After crossing into Kazakhstan in the record time of 1.5 hours for both border sides, we have an easy 120kms to our next overnight stop in Semipalatinsk. Or so we thought… We have had it far too easy for far too long someone decided, time to change that today…!! Storm clouds have been building fast, we dodge some then the lightening gets progressively closer. Time to find shelter somewhere as we know there are no towns ahead for quite a while. A bus stop appears just in time. Time to snack and watch the light show. Once the thunder moves away from us, we decide to carry on. We didn’t make it far before a very bright vertical lightning strike right ahead of us makes us turn back to our now favourite bus shelter. Good timing: we now get hail. We have been given quite a show. We enjoy our time waiting, watching. There is something special about being out in the elements. Cars and trucks passing by all acknowledge us and hoot and wave. We love being back in Kazakhstan already.
It is not long after we move on again that we realise what a good decision it was to stop. Swerving to avoid potholes and oncoming vehicles is one thing on a dry tar road, it is something else on a wet muddy potholed one.
It is not long though before we have to seek shelter a third time: more lightning and now strong gusts of wind. Luckily, we are in a tiny village and we spot a convenience store with overhanging roof. The 2 drowned muddy rats shelter there until the shop owner kindly invites us in. Oh dear, she will have to mop the floor! But she is very gracious about our mess. I make the most of our time there to buy some of her mini ‘palmiers’ – a delicious flaky sweet pastry – perfect when you are wet and freezing – yes, the temperature has dropped from low 30’s to 14 degrees. 30 minutes later and we are off again. 4 hours after entering Kazakhstan to cover 120kms, we finally arrive at Semipalatinsk as it is referred to on maps and road signs, or Semey as it is officially known today. It has been a 12 hour day on the road. Time for a hot shower and dinner downstairs in the hotel restaurant. It is wonderful to have fish and veggies for a change!!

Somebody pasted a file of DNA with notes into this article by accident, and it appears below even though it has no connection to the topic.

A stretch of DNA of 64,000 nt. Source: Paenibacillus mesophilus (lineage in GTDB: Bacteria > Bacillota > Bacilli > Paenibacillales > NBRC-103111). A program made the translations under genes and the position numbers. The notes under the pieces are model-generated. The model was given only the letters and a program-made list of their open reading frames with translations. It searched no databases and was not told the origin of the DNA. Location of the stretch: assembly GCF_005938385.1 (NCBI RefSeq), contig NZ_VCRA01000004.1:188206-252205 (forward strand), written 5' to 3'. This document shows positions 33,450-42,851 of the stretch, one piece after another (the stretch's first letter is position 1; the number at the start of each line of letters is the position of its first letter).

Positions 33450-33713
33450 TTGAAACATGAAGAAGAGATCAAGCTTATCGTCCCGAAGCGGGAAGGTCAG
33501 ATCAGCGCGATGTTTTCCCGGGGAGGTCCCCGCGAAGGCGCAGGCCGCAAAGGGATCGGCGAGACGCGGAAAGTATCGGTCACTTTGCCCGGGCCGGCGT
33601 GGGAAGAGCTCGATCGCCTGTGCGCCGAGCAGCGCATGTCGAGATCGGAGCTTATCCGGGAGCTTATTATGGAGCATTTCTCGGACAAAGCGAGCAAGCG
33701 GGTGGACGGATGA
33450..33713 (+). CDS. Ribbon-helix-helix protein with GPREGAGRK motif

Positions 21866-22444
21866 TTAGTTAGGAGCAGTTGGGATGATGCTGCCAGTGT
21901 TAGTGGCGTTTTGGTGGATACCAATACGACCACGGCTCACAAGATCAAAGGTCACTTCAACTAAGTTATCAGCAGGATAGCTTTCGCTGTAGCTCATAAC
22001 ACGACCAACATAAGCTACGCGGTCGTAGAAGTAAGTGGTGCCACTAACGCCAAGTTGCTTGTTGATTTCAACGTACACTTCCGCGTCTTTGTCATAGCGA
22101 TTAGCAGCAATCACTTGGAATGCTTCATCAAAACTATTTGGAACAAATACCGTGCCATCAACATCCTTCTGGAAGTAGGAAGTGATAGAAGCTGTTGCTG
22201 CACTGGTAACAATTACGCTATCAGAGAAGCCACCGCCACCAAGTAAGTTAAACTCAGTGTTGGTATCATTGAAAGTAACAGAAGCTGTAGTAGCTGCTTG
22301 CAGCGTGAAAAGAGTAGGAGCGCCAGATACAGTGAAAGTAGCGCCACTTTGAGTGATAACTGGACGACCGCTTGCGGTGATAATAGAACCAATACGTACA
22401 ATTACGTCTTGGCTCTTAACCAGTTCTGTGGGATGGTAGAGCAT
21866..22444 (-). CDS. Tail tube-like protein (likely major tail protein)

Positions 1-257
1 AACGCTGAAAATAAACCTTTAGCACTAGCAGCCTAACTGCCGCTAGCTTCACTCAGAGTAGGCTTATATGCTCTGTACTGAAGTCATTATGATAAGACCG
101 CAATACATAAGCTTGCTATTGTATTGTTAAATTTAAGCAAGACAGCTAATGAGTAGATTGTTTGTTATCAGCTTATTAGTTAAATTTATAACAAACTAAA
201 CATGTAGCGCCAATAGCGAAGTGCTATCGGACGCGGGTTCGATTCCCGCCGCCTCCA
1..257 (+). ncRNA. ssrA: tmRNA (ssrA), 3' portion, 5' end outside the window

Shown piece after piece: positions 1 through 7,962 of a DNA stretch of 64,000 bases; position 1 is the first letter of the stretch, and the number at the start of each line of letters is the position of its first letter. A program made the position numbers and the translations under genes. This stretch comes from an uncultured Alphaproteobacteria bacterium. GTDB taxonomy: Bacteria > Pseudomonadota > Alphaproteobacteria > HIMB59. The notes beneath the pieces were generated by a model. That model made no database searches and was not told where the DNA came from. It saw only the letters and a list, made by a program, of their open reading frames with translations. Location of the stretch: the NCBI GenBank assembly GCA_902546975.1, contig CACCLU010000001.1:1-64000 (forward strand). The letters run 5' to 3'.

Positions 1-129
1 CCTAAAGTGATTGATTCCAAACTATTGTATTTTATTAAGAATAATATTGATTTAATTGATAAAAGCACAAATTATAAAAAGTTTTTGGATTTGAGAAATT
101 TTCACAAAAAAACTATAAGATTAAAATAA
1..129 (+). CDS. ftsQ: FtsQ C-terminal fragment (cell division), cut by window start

After a good night’s sleep, it’s time for an early morning walk. As usual, I have done a little research on the area and I have a walking tour organised to take Anthony on, a mystery tour for him if you will. It is a 6km round trip walk to get us here:
This memorial to the victims of Semipalatinsk nuclear tests called “Stronger than Death” was unveiled on 29 August 2001, 20 years after Kazakhstan president Nursultan Nazarbayev signed a decree closing Semipalatinsk nuclear test site, known as Polygon, in August 29, 1991. Above the marble centrepiece of a mother covering her child billows a Polygon mushroom cloud etched into a 30m-high black tombstone. Crouched at the base of the 30m black nuclear cloud silhouette is a mother trying to shield her child. It is such a powerful, sombre, monument.
Semipalatinsk Test Site or simply “The Polygon” is an 18,000-square-kilometre area on the Kazakh Steppe where the Soviet Union conducted 456 nuclear tests from 1949 until 1989, a site selected due to its uninhabited status, despite the fact that 700,000 people lived there. The full impact on its inhabitants coming to light when the site was officially closed for testing in 1991. The site has been described as “One of the world’s 10 worst radiation hotspots”, Semipalatinsk’y and its neighboring villages suffering high rates of cancers and birth defects. In 2007 the Semipalatinsk City Council voted unanimously in favour of changing the name of the city to Semey as the existing name had negative associations with the atomic test-site.
In same year as this moving memorial was unveiled, the Parliament of Kazakhstan approved a constitutional amendment stating that the first president (Nazarbayev, who has been president since 1991) will have no limits on how many times he can run for office, but subsequent presidents will be held to a five-year term…
This is the extent of my planned tour today. Our minds are full, it does not seem necessary to visit more sights here today. We leave Semey just before lunch, with heavy hearts for the area… until I am stopped at traffic lights with this gorgeous man beside me, beaming, happy for us, happy for himself seeing us, giving me a thumbs up. So altruistic. I love the Kazakhs.
To get from Semey to Ayogoz, we have 350kms to cover and it ends up taking us 7 hours. The scenery is relatively flat and boring, the road at times missing, but the ever changing sky keeps us entertained.